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Levator function revisited: a two-phase assessment of lid movement to better identify levator–superior rectus synkinesis
  1. Carole A Jones1,
  2. Edward J Lee1,
  3. John M Sparrow2,3,
  4. Richard A Harrad2
  1. 1Eye Ear and Mouth Unit, Maidstone and Tunbridge Wells NHS Trust, Kent, UK
  2. 2Bristol Eye Hospital, Bristol, UK
  3. 3International Centre for Eye Health, London School of Hygiene & Tropical Medicine, London, UK
  1. Correspondence to Miss Carole A Jones, Eye Ear and Mouth Unit, Maidstone and Tunbridge Wells NHS Trust, Hermitage Lane Maidstone, Kent ME16 9QQ, UK; ophthcaj{at}aol.com

Abstract

Aim To assess a two-phase method of recording levator function in order to facilitate the identification of patients with ptosis who have a synkinesis between the levator and superior rectus muscles.

Methods 40 consecutive patients who attended oculoplastic clinics with ptosis and 22 patients with normal lid function were recruited. In each subject, levator function was recorded by the conventional method, measuring total upper eyelid excursion between the extremes of down-gaze and up-gaze. Levator function was also assessed using our novel two-phase approach in which upper-eyelid excursion is measured separately between down-gaze and primary position (Phase 1), and between primary position and up-gaze (Phase 2).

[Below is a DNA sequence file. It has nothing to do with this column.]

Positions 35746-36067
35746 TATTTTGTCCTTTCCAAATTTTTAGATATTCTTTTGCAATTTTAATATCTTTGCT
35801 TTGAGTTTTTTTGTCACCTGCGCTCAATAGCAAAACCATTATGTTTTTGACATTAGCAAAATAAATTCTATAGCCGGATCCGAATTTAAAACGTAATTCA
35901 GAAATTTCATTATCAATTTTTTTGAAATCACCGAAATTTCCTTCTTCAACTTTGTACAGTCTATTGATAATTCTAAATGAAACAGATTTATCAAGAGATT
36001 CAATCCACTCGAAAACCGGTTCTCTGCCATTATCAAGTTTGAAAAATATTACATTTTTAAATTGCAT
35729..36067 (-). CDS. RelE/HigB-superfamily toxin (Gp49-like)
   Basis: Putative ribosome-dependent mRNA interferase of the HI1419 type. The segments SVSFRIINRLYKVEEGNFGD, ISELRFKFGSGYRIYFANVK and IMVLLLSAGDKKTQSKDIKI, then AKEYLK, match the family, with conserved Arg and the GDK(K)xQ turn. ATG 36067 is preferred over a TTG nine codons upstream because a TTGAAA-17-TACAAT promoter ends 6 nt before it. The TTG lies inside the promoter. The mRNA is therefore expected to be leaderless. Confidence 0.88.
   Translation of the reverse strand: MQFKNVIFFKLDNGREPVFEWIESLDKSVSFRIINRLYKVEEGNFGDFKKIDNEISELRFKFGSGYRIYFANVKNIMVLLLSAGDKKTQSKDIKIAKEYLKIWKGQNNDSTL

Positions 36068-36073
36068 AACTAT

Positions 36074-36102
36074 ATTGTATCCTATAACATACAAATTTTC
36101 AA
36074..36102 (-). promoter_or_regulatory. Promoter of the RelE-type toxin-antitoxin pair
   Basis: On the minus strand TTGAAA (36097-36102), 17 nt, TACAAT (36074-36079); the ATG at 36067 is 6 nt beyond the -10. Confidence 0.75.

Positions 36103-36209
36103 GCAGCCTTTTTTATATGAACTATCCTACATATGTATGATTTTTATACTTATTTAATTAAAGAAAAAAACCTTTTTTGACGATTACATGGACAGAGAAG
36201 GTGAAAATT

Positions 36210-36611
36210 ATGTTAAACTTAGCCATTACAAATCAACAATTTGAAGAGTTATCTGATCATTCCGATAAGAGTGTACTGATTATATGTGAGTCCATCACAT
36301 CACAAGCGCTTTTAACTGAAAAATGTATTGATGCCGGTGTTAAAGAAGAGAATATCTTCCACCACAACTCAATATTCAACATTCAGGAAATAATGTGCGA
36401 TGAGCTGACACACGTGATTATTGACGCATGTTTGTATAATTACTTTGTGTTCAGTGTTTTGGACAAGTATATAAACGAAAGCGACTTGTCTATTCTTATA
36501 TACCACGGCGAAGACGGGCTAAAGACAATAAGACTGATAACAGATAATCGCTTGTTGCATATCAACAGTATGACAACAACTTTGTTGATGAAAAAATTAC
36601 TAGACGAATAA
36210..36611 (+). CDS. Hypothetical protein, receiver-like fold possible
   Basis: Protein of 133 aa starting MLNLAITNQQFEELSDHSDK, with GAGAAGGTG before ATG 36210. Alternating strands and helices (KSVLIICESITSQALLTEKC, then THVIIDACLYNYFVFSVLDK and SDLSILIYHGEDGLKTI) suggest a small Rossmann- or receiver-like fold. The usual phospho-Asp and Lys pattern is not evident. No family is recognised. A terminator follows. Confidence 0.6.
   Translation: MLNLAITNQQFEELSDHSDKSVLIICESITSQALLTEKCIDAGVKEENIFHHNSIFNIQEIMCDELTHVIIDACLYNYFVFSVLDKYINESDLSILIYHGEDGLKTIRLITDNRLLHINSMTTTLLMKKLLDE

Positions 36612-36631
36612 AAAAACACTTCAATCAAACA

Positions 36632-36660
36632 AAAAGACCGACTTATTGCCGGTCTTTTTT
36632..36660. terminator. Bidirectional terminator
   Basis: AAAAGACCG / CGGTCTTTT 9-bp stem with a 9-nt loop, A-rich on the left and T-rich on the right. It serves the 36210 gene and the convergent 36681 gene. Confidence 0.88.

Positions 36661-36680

Results In normal patients and most of the patients with ptosis, the majority of lid movement and hence levator function occurs between down-gaze and the primary position (Phase1). In those patients with ptosis and levator–superior rectus synkinesis, a higher proportion of lid movement occurred on up-gaze (Phase2).

Conclusion The two-phase measurement of lid movement highlights levator function in differing gaze positions and facilitates the identification of those patients with levator–superior rectus synkinesis.

  • Assessment
  • eyelids
  • ptosis
  • synkinesis
  • diagnostic tests/investigation

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Footnotes

  • Competing interests None.

  • Ethics approval Ethics approval was provided by the Cambridgeshire 4 Research Ethics Committee.

  • Patient consent Obtained.

  • Provenance and peer review Not commissioned; externally peer reviewed.

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